Workplace sexual harassment has received global attention in recent years, thanks to progressive movements such as #MeToo and #TimesUp. However the Australian Human Rights Commission (AHRC) fourth national survey on sexual harassment in Australian workplaces suggests that more awareness is needed for the problem to be understood in everyday work situations.
Why more needs to be done
We couldn’t agree more, and can’t stress enough that swift and serious action is imperative when it comes to tackling sexual harassment.
The long-standing and endemic problem in Australia was highlighted by Sex Discrimination Commissioner Kate Jenkins, who upon revealing the survey findings, noted that one in three workers in Australia said they had been sexually harassed at work over the last five years. A significant and worrying increase from one in five in a previous survey.
Findings also revealed that only 17% of people went on to report or make a formal complaint, suggesting that there is a much wider issue.
Commissioner Jenkins went on to say, “Unwelcome sexual conduct on this scale in the workplace not only causes distress to workers and colleagues, it impacts workplace productivity and impedes career progression, which has an economic impact on businesses and families”.
The results of the survey will inform a ‘world first’ 12-month national inquiry in an ongoing effort to stamp out sexual harassment from Australian workplaces and change the current culture. Until then, read on to find out what you can be doing to be a part of the solution.
As an employer you are liable for acts of harassment carried out by your employees in the course of their employment (under the Sex Discrimination Act). If such harassment is not adequately addressed, it could result in a Fair Work tribunal, considerable fines and irrevocable damage to your business. With the right culture and policies put in place, this could all be avoided.
Your warning signs
In order to effectively stamp out sexual harassment in the workplace, it is important to understand what it is. Sexual harassment is defined as any unwanted or unwelcome sexual behaviour, which makes a person feel offended, humiliated or intimidated. This can include, but is not limited to, the following:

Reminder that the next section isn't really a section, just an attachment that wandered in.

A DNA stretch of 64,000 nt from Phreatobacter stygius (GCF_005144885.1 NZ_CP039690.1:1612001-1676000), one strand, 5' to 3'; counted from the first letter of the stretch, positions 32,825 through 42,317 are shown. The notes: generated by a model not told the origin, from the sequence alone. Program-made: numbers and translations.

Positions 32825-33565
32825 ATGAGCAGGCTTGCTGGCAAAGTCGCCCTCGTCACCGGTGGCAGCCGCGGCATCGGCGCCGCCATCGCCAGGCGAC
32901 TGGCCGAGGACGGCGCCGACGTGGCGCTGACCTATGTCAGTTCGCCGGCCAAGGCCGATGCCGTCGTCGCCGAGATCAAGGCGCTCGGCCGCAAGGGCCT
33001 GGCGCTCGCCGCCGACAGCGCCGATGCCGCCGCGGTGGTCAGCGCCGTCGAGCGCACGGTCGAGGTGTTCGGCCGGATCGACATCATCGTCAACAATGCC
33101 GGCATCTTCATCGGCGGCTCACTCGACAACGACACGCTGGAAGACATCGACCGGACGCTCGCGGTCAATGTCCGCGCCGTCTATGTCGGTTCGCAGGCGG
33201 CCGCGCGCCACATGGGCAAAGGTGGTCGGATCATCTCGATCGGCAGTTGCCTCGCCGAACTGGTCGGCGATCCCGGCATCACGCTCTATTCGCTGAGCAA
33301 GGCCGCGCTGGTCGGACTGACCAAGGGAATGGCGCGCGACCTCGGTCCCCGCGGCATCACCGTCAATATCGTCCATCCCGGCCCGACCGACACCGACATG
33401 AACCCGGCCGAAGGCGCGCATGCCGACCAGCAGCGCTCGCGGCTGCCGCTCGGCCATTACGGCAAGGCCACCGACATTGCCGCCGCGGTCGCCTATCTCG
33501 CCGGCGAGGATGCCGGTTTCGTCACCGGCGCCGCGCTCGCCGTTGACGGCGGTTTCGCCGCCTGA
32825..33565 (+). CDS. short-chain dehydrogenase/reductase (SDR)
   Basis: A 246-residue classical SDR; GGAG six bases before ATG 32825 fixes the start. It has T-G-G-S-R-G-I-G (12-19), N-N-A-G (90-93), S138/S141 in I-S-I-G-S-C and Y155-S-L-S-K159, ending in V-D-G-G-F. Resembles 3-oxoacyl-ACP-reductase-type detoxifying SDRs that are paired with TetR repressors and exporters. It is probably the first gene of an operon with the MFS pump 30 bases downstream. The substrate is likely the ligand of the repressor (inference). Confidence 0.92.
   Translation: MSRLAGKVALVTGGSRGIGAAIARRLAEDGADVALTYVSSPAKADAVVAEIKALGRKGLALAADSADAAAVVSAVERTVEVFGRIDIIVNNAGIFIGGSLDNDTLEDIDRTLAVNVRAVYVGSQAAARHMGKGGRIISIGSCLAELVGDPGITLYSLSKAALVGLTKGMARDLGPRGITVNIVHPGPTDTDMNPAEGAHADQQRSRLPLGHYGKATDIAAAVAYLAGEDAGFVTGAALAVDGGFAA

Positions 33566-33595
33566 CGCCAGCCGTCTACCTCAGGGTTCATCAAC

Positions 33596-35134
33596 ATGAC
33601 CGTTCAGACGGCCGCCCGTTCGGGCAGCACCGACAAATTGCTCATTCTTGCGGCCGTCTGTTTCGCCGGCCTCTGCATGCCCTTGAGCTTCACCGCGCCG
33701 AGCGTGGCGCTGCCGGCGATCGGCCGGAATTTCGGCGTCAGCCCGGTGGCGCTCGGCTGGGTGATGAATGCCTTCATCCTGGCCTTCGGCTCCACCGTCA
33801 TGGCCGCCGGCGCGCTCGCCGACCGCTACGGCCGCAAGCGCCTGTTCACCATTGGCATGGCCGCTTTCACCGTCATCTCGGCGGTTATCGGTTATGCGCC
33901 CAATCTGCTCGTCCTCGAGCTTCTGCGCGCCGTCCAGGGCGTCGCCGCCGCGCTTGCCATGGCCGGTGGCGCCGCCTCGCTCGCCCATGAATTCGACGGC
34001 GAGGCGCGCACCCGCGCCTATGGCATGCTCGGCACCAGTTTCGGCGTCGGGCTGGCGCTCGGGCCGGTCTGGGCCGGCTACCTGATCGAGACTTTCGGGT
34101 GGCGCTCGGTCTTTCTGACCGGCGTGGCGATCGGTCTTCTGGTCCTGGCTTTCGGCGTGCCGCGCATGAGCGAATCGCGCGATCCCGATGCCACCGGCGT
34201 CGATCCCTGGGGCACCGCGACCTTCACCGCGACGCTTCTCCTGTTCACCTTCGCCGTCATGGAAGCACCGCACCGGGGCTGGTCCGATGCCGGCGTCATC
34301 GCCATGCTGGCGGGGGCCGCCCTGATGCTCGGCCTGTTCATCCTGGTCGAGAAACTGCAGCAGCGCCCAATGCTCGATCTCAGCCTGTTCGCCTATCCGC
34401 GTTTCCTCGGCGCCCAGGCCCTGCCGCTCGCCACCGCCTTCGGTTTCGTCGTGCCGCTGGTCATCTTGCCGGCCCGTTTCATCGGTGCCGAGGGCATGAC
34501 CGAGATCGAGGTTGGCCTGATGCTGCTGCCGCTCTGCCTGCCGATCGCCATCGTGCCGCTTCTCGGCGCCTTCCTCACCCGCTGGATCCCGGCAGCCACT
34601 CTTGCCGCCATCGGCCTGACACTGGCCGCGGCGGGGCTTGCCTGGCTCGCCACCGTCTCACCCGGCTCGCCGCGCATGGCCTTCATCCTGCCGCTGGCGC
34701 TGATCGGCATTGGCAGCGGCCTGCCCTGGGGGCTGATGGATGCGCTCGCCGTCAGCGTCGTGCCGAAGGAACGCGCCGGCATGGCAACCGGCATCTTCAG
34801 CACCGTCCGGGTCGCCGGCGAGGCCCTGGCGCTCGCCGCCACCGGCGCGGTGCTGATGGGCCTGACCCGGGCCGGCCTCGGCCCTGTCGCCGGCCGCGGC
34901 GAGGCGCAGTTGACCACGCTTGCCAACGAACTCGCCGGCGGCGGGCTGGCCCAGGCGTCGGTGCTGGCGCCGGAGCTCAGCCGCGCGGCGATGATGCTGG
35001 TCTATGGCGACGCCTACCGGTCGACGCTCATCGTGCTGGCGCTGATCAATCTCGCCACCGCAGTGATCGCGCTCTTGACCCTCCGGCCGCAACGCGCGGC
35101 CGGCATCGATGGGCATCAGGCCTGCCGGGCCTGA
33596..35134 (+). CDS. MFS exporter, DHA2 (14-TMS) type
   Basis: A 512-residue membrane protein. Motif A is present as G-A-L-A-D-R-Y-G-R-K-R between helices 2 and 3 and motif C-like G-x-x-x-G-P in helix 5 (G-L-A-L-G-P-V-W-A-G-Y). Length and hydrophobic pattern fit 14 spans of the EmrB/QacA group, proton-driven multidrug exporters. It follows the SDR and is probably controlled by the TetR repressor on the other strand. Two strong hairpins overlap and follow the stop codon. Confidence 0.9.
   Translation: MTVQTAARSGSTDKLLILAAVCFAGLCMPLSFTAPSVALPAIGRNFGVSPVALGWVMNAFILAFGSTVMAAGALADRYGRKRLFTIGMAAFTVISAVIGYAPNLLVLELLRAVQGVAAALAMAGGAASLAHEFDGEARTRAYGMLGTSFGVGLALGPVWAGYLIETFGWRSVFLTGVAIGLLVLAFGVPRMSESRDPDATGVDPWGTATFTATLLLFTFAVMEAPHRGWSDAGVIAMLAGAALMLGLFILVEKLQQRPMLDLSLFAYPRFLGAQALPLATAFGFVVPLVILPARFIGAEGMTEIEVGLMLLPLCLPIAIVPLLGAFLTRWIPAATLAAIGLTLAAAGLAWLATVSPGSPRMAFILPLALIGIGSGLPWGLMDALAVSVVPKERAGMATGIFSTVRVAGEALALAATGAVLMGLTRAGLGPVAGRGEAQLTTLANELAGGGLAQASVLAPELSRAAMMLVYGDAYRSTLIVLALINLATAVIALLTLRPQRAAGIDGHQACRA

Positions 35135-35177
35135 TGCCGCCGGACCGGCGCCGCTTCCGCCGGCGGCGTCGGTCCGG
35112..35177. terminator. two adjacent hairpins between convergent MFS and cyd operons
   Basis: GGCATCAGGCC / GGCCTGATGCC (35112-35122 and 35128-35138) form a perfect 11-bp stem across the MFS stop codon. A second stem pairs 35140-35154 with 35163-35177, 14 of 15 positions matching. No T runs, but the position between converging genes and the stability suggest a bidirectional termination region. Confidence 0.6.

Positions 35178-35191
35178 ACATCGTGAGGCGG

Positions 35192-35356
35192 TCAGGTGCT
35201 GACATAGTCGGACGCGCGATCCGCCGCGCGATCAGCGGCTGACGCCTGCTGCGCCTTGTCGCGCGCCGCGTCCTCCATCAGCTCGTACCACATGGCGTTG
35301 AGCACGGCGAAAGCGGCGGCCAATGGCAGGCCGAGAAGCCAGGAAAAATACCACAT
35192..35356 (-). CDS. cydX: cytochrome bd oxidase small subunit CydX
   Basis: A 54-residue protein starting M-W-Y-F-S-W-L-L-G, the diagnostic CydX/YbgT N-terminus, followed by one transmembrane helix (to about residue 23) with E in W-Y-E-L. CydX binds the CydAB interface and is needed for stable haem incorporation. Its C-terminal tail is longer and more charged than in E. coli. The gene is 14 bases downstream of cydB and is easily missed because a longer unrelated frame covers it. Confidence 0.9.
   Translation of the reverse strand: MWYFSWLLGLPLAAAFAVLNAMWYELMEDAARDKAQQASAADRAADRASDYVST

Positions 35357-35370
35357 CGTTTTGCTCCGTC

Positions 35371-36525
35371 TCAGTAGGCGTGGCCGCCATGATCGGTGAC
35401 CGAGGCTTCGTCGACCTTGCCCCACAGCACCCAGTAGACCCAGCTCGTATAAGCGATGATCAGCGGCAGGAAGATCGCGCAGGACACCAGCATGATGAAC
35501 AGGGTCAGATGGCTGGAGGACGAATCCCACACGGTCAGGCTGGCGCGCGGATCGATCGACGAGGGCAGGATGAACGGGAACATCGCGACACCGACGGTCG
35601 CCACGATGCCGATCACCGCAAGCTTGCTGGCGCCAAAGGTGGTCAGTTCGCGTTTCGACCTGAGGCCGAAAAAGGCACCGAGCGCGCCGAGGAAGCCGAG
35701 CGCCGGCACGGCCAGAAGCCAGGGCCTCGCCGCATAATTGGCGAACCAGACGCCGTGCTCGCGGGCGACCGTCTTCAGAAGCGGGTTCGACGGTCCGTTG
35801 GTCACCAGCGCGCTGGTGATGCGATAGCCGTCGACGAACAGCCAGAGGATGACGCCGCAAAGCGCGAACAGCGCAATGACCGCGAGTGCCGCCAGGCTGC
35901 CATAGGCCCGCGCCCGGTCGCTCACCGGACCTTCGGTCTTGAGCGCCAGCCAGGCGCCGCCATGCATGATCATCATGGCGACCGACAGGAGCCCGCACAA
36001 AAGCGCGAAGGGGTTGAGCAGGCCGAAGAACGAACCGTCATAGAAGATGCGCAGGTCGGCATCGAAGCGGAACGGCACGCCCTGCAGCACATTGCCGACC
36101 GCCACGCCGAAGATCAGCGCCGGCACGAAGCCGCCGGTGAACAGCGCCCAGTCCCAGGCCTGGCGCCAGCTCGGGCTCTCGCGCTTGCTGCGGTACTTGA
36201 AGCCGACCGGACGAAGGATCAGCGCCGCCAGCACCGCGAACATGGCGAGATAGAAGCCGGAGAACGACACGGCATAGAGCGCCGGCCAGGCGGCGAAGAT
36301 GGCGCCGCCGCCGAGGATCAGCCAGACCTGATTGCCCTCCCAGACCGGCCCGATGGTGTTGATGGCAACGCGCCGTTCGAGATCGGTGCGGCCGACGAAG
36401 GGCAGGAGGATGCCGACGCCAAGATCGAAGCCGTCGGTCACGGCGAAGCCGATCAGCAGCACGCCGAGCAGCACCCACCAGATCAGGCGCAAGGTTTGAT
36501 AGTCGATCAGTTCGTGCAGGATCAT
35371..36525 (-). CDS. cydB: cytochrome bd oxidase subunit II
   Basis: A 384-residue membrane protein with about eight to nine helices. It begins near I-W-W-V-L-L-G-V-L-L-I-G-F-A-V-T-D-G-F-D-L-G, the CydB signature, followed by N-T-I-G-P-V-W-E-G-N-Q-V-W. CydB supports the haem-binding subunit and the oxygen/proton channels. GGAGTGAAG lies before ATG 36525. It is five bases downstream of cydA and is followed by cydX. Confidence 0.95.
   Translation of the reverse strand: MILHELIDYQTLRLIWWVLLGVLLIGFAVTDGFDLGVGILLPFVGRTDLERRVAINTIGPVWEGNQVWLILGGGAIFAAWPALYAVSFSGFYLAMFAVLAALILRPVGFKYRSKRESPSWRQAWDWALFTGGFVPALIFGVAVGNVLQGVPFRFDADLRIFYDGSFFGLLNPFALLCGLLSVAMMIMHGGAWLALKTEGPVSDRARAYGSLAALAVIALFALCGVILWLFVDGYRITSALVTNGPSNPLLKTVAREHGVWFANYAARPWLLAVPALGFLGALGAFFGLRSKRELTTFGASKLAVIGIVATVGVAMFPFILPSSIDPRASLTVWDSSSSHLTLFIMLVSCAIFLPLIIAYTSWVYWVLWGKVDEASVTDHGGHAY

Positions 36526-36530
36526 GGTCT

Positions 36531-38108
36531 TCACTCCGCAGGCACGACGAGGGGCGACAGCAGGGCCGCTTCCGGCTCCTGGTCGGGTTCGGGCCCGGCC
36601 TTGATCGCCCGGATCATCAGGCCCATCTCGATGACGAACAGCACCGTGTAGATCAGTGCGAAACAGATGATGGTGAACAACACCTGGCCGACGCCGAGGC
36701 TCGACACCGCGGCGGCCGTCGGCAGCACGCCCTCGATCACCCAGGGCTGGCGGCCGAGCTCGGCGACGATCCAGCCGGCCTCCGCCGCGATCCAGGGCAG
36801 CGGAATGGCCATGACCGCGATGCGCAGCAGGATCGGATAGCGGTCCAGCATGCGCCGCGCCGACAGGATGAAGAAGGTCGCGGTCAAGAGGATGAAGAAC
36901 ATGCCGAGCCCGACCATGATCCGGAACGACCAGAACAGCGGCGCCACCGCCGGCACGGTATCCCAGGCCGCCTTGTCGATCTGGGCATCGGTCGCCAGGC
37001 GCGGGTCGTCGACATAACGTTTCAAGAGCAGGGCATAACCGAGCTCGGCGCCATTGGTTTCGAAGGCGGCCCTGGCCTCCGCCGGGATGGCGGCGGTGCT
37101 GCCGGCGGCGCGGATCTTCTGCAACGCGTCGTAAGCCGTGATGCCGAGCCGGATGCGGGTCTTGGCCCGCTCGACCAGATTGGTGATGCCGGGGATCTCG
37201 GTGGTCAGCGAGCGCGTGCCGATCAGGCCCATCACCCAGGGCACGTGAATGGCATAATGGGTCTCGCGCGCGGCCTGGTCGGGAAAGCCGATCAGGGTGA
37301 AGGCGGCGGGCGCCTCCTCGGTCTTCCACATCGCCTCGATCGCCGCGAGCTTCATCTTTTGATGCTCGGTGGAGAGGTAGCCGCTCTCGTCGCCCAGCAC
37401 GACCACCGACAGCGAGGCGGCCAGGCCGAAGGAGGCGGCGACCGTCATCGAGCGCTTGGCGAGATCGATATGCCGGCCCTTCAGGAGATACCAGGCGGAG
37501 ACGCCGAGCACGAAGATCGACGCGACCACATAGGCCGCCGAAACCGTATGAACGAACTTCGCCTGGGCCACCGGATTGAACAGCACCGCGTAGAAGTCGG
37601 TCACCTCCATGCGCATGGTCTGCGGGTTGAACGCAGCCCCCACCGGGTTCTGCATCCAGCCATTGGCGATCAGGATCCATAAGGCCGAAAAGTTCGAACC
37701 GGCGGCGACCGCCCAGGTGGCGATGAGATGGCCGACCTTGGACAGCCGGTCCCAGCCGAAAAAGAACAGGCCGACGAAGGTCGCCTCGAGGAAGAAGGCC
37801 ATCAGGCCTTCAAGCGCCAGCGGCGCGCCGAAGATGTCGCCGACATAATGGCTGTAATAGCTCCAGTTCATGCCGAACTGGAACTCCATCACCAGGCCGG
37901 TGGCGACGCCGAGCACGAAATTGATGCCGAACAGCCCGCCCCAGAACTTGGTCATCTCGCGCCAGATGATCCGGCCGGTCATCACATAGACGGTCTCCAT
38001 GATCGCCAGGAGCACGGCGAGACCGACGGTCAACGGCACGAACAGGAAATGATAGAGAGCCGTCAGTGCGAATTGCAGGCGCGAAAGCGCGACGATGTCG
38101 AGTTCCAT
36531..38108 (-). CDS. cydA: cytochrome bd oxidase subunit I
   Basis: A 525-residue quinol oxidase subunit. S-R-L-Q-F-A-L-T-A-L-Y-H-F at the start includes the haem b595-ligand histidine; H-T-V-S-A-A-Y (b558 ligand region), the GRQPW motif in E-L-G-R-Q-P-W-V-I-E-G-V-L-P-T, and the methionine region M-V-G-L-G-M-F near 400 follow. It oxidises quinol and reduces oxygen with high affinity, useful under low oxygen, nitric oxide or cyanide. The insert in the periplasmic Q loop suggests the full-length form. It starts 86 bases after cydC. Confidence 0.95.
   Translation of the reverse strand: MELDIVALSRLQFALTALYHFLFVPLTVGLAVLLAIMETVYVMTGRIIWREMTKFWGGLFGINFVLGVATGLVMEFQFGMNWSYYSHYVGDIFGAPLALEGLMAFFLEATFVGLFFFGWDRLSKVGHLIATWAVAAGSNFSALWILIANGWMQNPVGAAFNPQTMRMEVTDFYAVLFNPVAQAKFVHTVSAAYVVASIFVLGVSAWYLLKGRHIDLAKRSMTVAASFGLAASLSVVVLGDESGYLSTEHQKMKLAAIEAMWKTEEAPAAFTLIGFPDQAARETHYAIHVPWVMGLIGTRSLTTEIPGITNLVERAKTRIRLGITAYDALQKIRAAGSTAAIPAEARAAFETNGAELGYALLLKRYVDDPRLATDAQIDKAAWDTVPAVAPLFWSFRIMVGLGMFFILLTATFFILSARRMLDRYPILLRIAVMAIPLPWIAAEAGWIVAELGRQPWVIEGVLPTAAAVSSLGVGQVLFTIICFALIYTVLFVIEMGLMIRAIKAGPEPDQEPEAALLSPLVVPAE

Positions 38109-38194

- Staring or leering
- Unnecessary familiarity or unwelcome touching
- Suggestive comments or jokes
- Insults or taunts of a sexual nature
- Intrusive questions or statements about a person’s private life
- Displaying posters, magazines or screen savers of a sexual nature
- Sending sexually explicit emails or text messages
Sexual harassment can be between persons of the same or different sex. A one-off occurrence is enough to be concerned about. What may be considered as just a joke to one person could very well be harmful to another and come with high risk.
Start with your company culture. Make it undeniably clear to your employees that sexual harassment is prohibited from your workplace and that any occurrences will face severe consequences. This can be further reiterated through a sexual harassment policy and staff training.
In addition to this, you’ll want to practice what you preach and follow fair procedures when dealing with complaints of harassment. Aim to address any issues in a timely manner and protect the confidentiality of your employees.
Sexual harassment is a sensitive and complex issue. If it is managed poorly it can do serious damage to your business. For expert advice and peace of mind on the subject, contact your local HR Dept without delay.